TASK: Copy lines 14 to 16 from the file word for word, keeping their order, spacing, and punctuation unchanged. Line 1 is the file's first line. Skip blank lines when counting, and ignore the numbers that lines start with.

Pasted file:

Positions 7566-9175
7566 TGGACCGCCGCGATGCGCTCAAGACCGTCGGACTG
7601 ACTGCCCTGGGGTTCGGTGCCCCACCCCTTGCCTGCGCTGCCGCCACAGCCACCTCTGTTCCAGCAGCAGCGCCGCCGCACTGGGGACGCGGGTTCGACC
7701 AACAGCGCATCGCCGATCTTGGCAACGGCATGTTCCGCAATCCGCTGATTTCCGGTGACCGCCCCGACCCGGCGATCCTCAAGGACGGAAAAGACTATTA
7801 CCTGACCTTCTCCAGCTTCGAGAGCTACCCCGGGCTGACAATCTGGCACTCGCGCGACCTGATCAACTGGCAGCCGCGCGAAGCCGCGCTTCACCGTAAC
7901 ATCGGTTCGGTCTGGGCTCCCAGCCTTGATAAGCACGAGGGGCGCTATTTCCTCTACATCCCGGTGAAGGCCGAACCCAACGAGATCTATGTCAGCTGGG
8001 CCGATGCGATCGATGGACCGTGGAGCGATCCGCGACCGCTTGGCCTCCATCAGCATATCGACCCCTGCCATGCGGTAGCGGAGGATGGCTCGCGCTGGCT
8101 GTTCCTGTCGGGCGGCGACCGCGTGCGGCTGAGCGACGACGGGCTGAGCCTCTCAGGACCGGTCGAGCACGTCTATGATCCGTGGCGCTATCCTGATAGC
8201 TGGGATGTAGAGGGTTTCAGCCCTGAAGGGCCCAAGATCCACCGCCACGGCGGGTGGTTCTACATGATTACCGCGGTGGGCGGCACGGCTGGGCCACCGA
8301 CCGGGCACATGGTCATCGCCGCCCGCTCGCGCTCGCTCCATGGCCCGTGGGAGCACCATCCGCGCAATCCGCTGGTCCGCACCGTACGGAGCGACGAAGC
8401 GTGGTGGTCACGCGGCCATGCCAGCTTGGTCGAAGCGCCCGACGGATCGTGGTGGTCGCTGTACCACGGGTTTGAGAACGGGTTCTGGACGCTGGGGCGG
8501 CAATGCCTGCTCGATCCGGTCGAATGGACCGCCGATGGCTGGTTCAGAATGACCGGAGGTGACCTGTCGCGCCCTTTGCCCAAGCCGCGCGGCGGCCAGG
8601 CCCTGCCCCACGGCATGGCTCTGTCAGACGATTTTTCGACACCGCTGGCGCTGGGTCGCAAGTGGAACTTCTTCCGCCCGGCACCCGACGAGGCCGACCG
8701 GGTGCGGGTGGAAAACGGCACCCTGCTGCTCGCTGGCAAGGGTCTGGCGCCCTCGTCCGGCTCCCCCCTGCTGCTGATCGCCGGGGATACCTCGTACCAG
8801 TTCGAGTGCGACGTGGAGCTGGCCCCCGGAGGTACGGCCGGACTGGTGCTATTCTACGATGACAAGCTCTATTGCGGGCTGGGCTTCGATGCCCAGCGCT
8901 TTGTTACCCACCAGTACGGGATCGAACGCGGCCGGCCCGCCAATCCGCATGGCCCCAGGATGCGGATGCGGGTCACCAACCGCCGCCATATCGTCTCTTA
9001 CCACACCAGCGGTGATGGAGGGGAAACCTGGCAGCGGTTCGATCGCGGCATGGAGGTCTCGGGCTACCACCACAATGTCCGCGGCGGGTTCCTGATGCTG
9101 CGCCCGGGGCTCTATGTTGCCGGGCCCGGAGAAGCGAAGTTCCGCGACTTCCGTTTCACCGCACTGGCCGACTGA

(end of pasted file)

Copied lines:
8701 GGTGCGGGTGGAAAACGGCACCCTGCTGCTCGCTGGCAAGGGTCTGGCGCCCTCGTCCGGCTCCCCCCTGCTGCTGATCGCCGGGGATACCTCGTACCAG
8801 TTCGAGTGCGACGTGGAGCTGGCCCCCGGAGGTACGGCCGGACTGGTGCTATTCTACGATGACAAGCTCTATTGCGGGCTGGGCTTCGATGCCCAGCGCT
8901 TTGTTACCCACCAGTACGGGATCGAACGCGGCCGGCCCGCCAATCCGCATGGCCCCAGGATGCGGATGCGGGTCACCAACCGCCGCCATATCGTCTCTTA